for Bogdan (among others, of course)...
On Thu, 8 May 2008, Bogdan Karasek wrote:
I joined this group because I thought that I could learn something about Alternative Photographic Processes and expand my creative photographic vocabulary. Guess I was wrong.I think Bogdan you weren't wrong... And I think further that this unfortunate episode was not a total loss. (Maybe even a plus !) You don't suggest how much you already know about alt, or the extent of your "creative photographic vocabulary," but it does sound as if you're new to "the list," in which case it's quite possible -- even likely-- that you have been, or will be exposed to the dread ... um, let's call it "GPR test."* [see note below].
Certainly if one wanted to learn gum printing (and who could not !?) and asked about a book, odds are the first one named (at least a while back, now Chris James, Chris Anderson, even, I dare say Post-Factory, would probably take precedence) the advice would have been "David Scopick's 2nd edition of "The Gum Bichromate Book" (about the worst of a bad lot, but for a good while the best known, ie., favorite).
The longest running classic in the field (and HIGHLY recommended for its first half -- a loving *history* of the processes) is William Crawford's "Keepers of the Light" (tho again today Christopher James does a loving history, albeit differently). There's also (if you could BELIEVE !) the Ansel Adams Guide to Basic Techniques of Photography, Book Two by John P. Schaefer (IF YOU COULD BELIEVE Ansel Adams on "alt" !!!) and at least 4 or 6 others I can't cite from memory and can't check on my shelf because I've thrown them out... But EVERY SINGLE ONE OF THESE STARTS (or concludes) the GUM CHAPTER WITH THE dread "GPR Test"!
The AA Guide compounds the felony with an elaborate chapter on establishing the "ideal" mix for each color -- by pigment name -- without any awareness that pigments, even with the same "name," vary by their sources and manufacture, and that every make of watercolor has its own sources AS WELL AS its own mix of ingredients and additives !!!! (Scopick "assisted" Schaefer in this endeavor, by the way, so the "best" or "ideal" mix by color name becomes a chimera of a chimera.)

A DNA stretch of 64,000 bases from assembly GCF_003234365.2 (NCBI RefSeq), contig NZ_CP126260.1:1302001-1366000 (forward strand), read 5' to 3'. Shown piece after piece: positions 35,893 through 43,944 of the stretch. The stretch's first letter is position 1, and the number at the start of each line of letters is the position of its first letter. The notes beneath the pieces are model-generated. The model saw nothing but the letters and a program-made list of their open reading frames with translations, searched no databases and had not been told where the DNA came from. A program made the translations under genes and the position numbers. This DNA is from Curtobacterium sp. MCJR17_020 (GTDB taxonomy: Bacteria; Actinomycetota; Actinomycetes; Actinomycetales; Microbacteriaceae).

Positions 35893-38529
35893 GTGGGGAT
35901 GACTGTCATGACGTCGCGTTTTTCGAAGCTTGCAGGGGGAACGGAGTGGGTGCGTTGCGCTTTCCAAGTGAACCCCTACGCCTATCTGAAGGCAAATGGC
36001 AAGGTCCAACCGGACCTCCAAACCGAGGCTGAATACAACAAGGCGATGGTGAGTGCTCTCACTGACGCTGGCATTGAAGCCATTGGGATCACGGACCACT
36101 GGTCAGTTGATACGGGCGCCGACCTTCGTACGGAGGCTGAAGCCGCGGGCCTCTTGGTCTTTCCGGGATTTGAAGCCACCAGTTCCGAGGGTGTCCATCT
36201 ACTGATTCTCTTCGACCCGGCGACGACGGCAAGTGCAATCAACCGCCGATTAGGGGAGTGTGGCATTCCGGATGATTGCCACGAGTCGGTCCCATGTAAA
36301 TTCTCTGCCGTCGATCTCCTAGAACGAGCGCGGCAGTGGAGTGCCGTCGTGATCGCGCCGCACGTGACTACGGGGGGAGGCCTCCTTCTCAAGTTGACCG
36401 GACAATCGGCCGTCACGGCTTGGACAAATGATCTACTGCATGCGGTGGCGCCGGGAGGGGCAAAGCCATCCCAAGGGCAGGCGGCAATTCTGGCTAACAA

In sum, if the would-be gum printer hadn't been on the list -- or hadn't read Post-Factory -- s/he could take that "info" for gospel, as most readers did (moi aussi, trusting until, after, say 2 hours, when the light dawned, that this was a scientific, proven, essential, even foolproof professional tool).
To spare the sensibilities of those who already know this and are SICK of it (Bogdan, I'll copy those 2 pages & mail them to Canada if you like, so you won't think I'm twisting your arm to "subscribe"), I'll say here only that Scopick's method (like every other version of the great GPR test I've come across) uses no dichromate and no exposure and the process depends on both, also that what I repeatedly cite as "one little test" would have made that perfectly clear.
Now, however, I actually have something to add, which I may not have said before, at least not "on the list." Since that "GPR test" (which is actually a pigment-stain test) by its very nature stains EXTRA readily, so that those who took it as gospel would have printed gum in VERY weak, pale coats, never using a real dose of pigment for "fear of staining," that could have led to the shibboleth that "gum doesn't do strong colors", also that it "can't do fine detail." The part about no fine detail (as my old books suggest) was probably because methods of pre-shrinking and accurate re-register were catch-as-catch-can early on... The loss of detail could have been from the many weak out-of-register coats ! (Discussion of shrink, drying, re-register, etc. was intense on the list and surely helped the field at large in "perfection" of gum.)
In fact, when Photographer's Formulary began selling gum kits (and/or materials, I forget which) they used that very line..."gum can't do fine detail." I quoted it-- not in P-F, that is, Post-Factory, but on the list, referring to them as PF (Photographer's Formulary) but Peter Fredrick thought "PF" meant him -- as he also had a book about alt-processes. A tsimmis did thereby ensue, which was eventually resolved, tho not before PF resigned from the list and then (if memory serves) was persuaded to return. His book by the way, did not make that error. It's one of the earliest in what might be called "the second wave" (and I'll never let it go) -- very charming.
*Footnote: "GPR Test" stands for "Gum-pigment ratio test" -- which purports to show the maximum amount of a given pigment you can mix into your gum arabic without getting pigment stain, but is pure abra cadabra nonsense, because it doesn't include the dichromate and exposure (ie., claiming to be photography without photography) which control the result.
There, I said it, and I'm glad. (I also proved it with "one little test.")